A modern genetic test for a cancer patient contains more information than ever before: Too much, in fact, for modern digital medical records.
That’s a problem. A big, big data problem. But it’s a problem with a solution at the University of Nebraska Medical Center.
New tests, particularly those genetic cancer tests, hold critical clues about the nature and ferocity of a tumor. They help doctors and patients plan treatments, and adjust for new mutations in the tumor.
But those tests don’t neatly fit into modern health records. In fact, those test results don’t fit at all. Physicians must wade through multiple file attachments, or scroll through an apparently never-ending “notes” section for the important details.
It’s like looking for a specific movie scene among a stack of old VHS tapes. That’s great for 1995, but not in today’s digital age that moves at warp speed.
The problem is that electronic health records—EHR for short—were originally created to help the billing process.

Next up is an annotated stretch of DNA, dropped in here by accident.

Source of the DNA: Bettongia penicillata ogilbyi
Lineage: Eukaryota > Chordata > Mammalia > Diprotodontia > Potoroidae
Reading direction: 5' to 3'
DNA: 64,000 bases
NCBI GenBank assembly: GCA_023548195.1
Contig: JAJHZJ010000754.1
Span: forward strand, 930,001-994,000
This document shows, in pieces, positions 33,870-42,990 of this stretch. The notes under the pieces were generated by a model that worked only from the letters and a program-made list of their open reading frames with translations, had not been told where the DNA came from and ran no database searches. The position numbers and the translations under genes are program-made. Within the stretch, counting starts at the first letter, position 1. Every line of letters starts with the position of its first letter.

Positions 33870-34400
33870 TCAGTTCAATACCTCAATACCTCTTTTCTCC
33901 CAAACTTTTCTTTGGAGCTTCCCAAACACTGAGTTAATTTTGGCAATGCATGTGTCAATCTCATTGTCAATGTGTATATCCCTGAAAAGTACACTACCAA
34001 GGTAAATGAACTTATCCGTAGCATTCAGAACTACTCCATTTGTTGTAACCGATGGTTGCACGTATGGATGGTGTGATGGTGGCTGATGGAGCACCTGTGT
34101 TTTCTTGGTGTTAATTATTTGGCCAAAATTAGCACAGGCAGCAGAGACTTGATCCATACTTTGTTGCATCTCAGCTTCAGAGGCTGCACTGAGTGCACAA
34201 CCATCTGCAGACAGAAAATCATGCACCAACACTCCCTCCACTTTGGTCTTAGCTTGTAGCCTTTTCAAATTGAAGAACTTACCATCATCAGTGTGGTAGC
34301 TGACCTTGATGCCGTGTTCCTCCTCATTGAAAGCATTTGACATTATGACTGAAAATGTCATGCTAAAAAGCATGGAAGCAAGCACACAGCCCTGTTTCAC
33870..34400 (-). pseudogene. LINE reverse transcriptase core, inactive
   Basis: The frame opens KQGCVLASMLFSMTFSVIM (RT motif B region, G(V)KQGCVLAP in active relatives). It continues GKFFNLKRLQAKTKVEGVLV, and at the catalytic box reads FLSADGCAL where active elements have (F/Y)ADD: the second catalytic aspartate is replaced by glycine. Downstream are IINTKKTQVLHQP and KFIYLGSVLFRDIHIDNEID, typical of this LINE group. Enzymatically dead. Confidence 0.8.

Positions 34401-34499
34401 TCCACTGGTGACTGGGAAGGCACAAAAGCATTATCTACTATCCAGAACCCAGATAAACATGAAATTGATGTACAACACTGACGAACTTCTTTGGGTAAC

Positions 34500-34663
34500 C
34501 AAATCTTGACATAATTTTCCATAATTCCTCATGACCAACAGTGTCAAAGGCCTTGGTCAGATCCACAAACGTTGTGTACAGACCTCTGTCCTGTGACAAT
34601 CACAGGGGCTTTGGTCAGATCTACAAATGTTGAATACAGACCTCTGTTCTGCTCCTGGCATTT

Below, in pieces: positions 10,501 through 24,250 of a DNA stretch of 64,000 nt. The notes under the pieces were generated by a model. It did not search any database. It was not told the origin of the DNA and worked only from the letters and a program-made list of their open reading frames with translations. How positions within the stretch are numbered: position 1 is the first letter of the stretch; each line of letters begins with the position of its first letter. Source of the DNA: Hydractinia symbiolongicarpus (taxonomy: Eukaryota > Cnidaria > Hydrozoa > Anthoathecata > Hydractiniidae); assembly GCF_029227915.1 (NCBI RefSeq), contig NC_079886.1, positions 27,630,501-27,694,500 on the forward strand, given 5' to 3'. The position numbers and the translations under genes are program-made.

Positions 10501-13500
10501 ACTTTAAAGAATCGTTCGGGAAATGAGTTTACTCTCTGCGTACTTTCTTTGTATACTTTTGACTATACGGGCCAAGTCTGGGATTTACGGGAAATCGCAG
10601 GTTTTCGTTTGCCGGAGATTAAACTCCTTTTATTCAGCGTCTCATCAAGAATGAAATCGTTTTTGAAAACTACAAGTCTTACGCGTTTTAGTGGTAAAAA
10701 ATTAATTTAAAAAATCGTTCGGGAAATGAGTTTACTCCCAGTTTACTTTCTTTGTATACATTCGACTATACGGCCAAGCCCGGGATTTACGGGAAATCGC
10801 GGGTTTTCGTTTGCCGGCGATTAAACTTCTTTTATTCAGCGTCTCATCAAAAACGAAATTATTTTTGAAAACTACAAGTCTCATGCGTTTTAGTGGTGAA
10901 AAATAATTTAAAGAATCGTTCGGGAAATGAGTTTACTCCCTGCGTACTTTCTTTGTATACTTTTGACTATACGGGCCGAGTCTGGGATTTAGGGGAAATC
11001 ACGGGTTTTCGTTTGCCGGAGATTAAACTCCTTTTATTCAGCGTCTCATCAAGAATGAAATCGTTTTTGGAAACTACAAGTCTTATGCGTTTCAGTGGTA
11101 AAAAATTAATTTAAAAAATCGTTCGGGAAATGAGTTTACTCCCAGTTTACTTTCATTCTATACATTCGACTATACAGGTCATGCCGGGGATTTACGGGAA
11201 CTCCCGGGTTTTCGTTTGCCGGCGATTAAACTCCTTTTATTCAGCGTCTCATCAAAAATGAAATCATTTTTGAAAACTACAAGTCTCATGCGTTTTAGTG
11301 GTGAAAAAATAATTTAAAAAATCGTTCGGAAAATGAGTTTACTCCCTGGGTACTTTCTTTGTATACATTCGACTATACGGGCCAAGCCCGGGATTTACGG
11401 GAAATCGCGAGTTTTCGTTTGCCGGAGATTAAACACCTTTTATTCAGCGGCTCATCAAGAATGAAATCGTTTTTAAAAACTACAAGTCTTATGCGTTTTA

“EHRs were not built for clinical teams to use as searchable databases,” said Kelly Choi, M.D., GenomOncology’s Chief Commercial Officer. GenomOncology is a Cleveland-based firm focused specifically on all that biomedical data, or informatics that comes out of cancer gene testing and research.
GenomOncology builds powerful engines that doctors and researchers use to tease important information from things like complex genetic tests. After signing an exclusive agreement with UNMC, GenomOncology now has a way to transmit those results to a patient’s EHR, arming their doctors and care-providers with a clearer picture of their patient’s health and history.
The deal began with UNMC researchers Scott Campbell, Ph.D., and Jim Campbell, M.D., who managed to simplify the complex. They developed a way to codify and name the multitude of facts that come from cancer gene testing. It needed to be something that a doctor could quickly and easily understand.
UNMC’s technology transfer and commercialization office, UNeMed, negotiated the licensing agreement that pairs GenomOncology’s powerful engine with the Campbells’ elegant system. The system is called the Nebraska Lexicon Synoptic Pathology Reporting Module, and functions as an add-on to the most widely-used EHR terminology in the world, SNOMED CT.
GenomOncology’s platform, now armed with the UNMC module, will do more than just help with diagnoses treatment plans. The system could make a dramatic impact in research, helping filter and enroll patients for clinical trials.
By making the EHR a more useful database, researchers and clinicians can find potential patients or trial programs. They will no longer need to spend countless hours poring through attachment files.